"The Civil War still divides Americans, especially at a time when some in the Tea Party movement talk of states' rights and secession; when many states are rebelling against federal initiatives such as the health care overhaul; and when America's changing demographics make some nostalgic for a society in which white Christians were more dominant."
That's how USA Today's Rick Hampson went out of his way to smear conservatives in his February 17 story -- "Across the South, the Civil War is an enduring conflict" -- devoted to examining how commemoration and/or celebration of the Confederacy during the 150th anniversary of the Civil War in the South is a divisive political issue.
Of course, aside from Texas Gov. Rick Perry's veiled reference to secession nearly two years ago, leaving the Union hasn't exactly been high on the Tea Party agenda. Winning elections and shaping policy through the democratic process have.
What's more, while the media like to pretend that only conservatives have tossed about wild-eyed dreams of secession or nullification, shortly after President George W. Bush won reelection there were liberals blowing off steam by fantasizing about such options.
Take, for example, MSNBC's Lawrence O'Donnell.
Noted Michelle Goldberg of the liberal website Salon.com in November 2004:
Speaking on "The McLaughlin Group" the weekend after George W. Bush's victory, panelist Lawrence O'Donnell, a former Democratic Senate staffer, noted that blue states subsidize the red ones with their tax dollars, and said, "The big problem the country now has, which is going to produce a serious discussion of secession over the next 20 years, is that the segment of the country that pays for the federal government is now being governed by the people who don't pay for the federal government."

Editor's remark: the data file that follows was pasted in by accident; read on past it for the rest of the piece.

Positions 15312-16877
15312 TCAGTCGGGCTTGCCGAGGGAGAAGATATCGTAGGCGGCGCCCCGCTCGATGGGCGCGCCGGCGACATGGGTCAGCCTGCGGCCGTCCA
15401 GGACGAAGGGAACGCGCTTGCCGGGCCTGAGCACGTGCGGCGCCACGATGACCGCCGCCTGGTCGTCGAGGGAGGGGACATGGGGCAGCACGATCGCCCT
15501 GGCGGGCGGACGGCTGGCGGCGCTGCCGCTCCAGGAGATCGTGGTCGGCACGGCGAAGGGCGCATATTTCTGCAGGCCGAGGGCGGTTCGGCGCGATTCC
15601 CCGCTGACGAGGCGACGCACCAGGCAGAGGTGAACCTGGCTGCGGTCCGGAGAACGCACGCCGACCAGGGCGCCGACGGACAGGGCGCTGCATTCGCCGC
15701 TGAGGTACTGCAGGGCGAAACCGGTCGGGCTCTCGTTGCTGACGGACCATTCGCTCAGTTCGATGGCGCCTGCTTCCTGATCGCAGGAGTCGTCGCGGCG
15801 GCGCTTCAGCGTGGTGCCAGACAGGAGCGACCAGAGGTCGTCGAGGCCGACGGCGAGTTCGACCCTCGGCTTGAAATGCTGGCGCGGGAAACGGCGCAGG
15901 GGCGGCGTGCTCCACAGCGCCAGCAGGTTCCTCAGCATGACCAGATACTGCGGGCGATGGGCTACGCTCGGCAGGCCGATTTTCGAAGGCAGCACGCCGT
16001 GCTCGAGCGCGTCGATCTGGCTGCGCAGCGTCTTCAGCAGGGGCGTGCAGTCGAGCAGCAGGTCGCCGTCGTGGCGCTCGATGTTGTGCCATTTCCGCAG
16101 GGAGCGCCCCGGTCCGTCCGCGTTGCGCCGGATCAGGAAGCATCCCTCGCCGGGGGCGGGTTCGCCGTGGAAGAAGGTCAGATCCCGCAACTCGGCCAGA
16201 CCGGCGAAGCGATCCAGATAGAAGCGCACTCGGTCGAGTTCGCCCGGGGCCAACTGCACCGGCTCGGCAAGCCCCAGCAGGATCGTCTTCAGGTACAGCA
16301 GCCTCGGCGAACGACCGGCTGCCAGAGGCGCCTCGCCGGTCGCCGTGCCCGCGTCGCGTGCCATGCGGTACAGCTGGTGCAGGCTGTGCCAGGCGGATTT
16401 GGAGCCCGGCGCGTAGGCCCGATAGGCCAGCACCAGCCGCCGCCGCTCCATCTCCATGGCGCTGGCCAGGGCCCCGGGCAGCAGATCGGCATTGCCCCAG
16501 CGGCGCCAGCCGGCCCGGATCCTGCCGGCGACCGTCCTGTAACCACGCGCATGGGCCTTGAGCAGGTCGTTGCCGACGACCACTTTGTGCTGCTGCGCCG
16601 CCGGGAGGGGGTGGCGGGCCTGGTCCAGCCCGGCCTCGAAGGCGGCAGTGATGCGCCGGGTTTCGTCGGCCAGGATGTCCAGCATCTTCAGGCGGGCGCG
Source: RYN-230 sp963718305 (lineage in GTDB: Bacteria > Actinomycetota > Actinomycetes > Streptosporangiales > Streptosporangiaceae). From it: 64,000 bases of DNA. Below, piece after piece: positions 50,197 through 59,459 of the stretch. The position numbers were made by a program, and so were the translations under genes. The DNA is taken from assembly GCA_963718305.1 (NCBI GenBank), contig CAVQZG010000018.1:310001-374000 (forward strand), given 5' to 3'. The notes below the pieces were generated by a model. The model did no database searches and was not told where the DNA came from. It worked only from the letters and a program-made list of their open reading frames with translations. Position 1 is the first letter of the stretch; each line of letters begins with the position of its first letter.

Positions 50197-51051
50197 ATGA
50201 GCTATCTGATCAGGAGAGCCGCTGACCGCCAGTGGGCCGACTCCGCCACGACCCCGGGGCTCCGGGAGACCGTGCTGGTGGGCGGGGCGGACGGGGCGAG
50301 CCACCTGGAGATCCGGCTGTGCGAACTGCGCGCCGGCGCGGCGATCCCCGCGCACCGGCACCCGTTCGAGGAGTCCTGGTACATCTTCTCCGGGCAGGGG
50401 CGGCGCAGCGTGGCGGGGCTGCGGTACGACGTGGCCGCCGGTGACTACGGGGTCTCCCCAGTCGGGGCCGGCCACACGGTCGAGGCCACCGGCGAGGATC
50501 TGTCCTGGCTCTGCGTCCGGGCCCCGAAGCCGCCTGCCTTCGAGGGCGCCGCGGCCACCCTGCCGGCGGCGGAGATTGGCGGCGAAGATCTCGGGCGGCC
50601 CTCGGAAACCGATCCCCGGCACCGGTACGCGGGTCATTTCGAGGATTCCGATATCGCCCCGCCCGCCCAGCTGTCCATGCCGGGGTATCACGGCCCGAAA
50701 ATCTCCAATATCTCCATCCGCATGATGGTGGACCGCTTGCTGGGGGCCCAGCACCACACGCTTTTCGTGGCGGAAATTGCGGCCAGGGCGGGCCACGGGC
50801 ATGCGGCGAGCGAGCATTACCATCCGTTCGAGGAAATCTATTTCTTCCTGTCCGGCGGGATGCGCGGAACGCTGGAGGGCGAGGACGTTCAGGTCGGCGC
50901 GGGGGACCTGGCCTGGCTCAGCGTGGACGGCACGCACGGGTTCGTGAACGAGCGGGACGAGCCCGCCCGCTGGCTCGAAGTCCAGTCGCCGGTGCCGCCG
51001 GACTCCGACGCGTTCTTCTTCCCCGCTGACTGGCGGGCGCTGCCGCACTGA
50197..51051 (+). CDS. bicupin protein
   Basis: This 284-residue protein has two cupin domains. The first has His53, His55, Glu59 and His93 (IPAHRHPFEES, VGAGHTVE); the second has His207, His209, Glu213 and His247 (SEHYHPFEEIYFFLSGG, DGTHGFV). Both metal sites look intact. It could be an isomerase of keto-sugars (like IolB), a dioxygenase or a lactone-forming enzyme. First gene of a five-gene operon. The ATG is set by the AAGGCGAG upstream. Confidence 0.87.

A shocked Tony Blankley asked him, "Are you calling for civil war?" To which O'Donnell replied, "You can secede without firing a shot."
For now, of course, secession remains an escapist fantasy. But its resonance with liberals points to some modest potential for constructive political action. After all, as the South knows well, there are interim measures between splitting the nation and submitting to a culture pushed by a hostile federal government. Having lost any say in how the nation is run, liberals may be about to discover states' rights -- for better or worse.
Liberals have long opposed the growth of state power, and for good reason. The century's most significant clashes over federalism have been over civil rights, with the national government forcing the South to submit to desegregation. Since then, fights over everything from abortion to school prayer have pitted Northern liberals, who want to use the federal government to enforce individual rights, often in the face of hostile majorities, against Southern conservatives, who believe that communities should be free to set their own norms.
Now, though, it's liberal enclaves that feel threatened by the federal government, and who will likely need to muster states' rights arguments to protect themselves from Bush's domestic policies.
The struggle against ObamaCare is a struggle over the proper limits of federal power. What's more, Tea Party activists and sympathetic state attorneys general are challenging the law through the appropriate constitutional channels: the federal courts, not discredited notions like nullification and secession.
Reporters like Hampson should know better than to tar the Tea Party with a veiled charge of racism by suggesting the movement is a seditious enterprise aimed at destroying the Union when in fact it's a patriotic one aimed at preserving it under its appropriate constitutional bounds.